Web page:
Chicago''s McCormick Place Convention Center is the place to be this week if you are one of the thousands of occupational health professionals in the United States and Canada.
The theme of this year''s American Occupational Health Conference (AOHC) is "Workforce of the 21st Century." AOHC is the annual joint meeting of the American Association of Occupational Health Nurses Inc. (AAOHN) and the American College of Occupational and Environmental Medicine (ACOEM).
This year, more than 200 experts will present research and discuss the most critical issues affecting the workplace, including staying on top of ever-changing legislation to coping with today''s dynamic business environment.
Full- and half-day professional seminars sponsored by ACOEM and AAOHN were held earlier in the week, and the general conference began today with a joint plenary session featuring John Henshaw, administrator of the Occupational Safety and Health Administration (OSHA).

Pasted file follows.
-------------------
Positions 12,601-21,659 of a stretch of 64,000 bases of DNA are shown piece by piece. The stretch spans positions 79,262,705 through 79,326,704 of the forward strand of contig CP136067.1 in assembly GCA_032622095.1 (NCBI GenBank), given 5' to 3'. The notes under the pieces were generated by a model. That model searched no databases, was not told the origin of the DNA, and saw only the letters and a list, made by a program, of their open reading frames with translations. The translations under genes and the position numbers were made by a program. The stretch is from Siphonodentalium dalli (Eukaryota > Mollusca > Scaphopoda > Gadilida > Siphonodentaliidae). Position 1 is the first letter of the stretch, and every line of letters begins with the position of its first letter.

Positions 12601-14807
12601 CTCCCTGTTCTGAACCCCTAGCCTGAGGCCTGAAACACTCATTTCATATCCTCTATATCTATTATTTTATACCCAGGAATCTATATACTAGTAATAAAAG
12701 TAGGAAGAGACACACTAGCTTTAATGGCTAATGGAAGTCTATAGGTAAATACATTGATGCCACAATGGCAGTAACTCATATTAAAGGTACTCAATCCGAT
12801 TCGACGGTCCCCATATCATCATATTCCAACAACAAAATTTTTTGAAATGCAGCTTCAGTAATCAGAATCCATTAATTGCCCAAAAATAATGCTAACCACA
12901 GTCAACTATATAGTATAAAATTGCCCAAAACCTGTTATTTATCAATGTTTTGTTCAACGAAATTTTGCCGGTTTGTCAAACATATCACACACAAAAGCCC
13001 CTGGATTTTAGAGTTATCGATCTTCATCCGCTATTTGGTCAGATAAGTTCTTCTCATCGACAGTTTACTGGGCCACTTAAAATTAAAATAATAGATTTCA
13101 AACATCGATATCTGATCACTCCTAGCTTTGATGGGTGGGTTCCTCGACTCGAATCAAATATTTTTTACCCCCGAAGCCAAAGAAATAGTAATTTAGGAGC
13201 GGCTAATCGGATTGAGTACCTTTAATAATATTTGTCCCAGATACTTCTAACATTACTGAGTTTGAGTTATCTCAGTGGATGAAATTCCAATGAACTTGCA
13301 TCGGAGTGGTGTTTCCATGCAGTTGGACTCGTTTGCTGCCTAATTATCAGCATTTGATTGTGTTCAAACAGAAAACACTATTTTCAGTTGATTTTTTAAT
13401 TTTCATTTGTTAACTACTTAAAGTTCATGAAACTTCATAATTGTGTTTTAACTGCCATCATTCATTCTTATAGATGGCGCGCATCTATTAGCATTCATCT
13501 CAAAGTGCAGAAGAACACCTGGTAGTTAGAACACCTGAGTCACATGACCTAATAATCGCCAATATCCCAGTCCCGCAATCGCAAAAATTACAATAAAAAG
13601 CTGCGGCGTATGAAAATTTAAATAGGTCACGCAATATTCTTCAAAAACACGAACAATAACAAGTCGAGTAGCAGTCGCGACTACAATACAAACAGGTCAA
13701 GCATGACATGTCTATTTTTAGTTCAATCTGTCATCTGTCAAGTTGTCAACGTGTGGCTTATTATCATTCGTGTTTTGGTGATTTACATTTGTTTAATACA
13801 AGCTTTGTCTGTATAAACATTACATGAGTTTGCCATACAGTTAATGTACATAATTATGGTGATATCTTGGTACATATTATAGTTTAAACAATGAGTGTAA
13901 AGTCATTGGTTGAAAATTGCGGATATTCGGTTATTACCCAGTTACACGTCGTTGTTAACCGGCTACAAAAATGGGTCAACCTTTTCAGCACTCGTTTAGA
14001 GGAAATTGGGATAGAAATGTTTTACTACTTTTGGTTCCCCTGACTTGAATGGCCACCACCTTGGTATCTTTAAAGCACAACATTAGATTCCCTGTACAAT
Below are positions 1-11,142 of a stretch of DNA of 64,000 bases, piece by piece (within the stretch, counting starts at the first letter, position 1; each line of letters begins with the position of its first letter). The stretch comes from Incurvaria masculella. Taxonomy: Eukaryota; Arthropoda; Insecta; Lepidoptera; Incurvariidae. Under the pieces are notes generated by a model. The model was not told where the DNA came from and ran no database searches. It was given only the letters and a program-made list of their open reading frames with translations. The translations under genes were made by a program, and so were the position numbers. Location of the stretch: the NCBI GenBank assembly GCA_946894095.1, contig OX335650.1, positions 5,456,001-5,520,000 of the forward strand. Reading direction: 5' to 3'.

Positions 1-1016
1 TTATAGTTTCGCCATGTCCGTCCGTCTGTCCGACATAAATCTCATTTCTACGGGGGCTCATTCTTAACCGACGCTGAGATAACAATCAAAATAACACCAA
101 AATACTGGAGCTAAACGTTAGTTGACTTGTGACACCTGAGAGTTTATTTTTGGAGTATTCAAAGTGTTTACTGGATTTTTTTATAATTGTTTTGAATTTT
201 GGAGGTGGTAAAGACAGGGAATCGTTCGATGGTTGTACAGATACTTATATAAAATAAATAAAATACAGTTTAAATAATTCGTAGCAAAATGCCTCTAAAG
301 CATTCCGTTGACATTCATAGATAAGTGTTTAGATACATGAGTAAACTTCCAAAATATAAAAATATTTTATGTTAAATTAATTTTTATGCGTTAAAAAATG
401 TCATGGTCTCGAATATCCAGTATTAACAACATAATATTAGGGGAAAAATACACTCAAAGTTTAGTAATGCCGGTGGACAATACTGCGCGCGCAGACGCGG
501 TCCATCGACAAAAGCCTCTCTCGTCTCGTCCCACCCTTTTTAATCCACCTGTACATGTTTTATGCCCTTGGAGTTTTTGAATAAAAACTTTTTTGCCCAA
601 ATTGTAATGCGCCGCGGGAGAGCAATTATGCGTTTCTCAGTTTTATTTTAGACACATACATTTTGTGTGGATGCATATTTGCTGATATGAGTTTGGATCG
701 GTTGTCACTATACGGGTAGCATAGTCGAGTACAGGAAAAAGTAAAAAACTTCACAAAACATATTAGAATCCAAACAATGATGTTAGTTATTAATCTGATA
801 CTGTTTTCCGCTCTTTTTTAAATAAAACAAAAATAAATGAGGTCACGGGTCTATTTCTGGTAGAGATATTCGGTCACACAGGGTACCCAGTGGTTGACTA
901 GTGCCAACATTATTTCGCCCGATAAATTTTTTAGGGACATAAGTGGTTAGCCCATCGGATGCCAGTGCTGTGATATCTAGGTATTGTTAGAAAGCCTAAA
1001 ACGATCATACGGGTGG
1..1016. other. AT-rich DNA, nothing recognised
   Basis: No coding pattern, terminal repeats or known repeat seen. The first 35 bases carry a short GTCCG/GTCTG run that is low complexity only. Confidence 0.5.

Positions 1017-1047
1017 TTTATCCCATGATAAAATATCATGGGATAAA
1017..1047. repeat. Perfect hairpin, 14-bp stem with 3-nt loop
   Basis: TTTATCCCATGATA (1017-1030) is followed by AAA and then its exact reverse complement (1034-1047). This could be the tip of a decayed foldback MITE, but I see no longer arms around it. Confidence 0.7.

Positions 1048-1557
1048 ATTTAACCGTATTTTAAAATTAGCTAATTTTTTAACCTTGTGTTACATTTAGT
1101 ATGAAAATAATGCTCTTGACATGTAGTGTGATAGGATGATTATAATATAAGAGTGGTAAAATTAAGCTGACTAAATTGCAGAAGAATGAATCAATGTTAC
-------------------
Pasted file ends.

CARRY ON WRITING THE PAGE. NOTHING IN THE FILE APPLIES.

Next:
Other highlights of the conference:
- The workplace after Sept. 11: The most devastating terrorist attacks on U.S. soil directly impacted thousands of workers in New York and Washington, yet nearly every American worker may have experienced some stress related to this tragedy. This year''s AOHC program includes 11 courses on critical workplace incidents, such as terrorism. Topics range from handling multiple casualty incidents or workplace triage to perfecting risk communications and helping employees cope with the stress of a traumatic event.
- Privacy, please: New federal health information privacy regulations resulting from the Health Insurance Portability and Accountability Act will have a far-reaching effect on businesses and health care facilities. Experts will present the latest on the legal and ethical implications of these new regulations.
- It''s the law: Conference content focuses on a number of additional regulations and legislation impacting the workplace in the coming months, such as new recordkeeping regulations from OSHA, new recommendations from OSHA on automated external defibrillators and new guidelines from the Department of Transportation on required driver fitness.
In addition, there are several courses that speak specifically to occupational hazards, including "Potential Chemical Exposures to Laborers" and "Exposure to Hepatitis B, Hepatitis C and HIV: What You Need to Know."
by Sandy Smith ([email protected])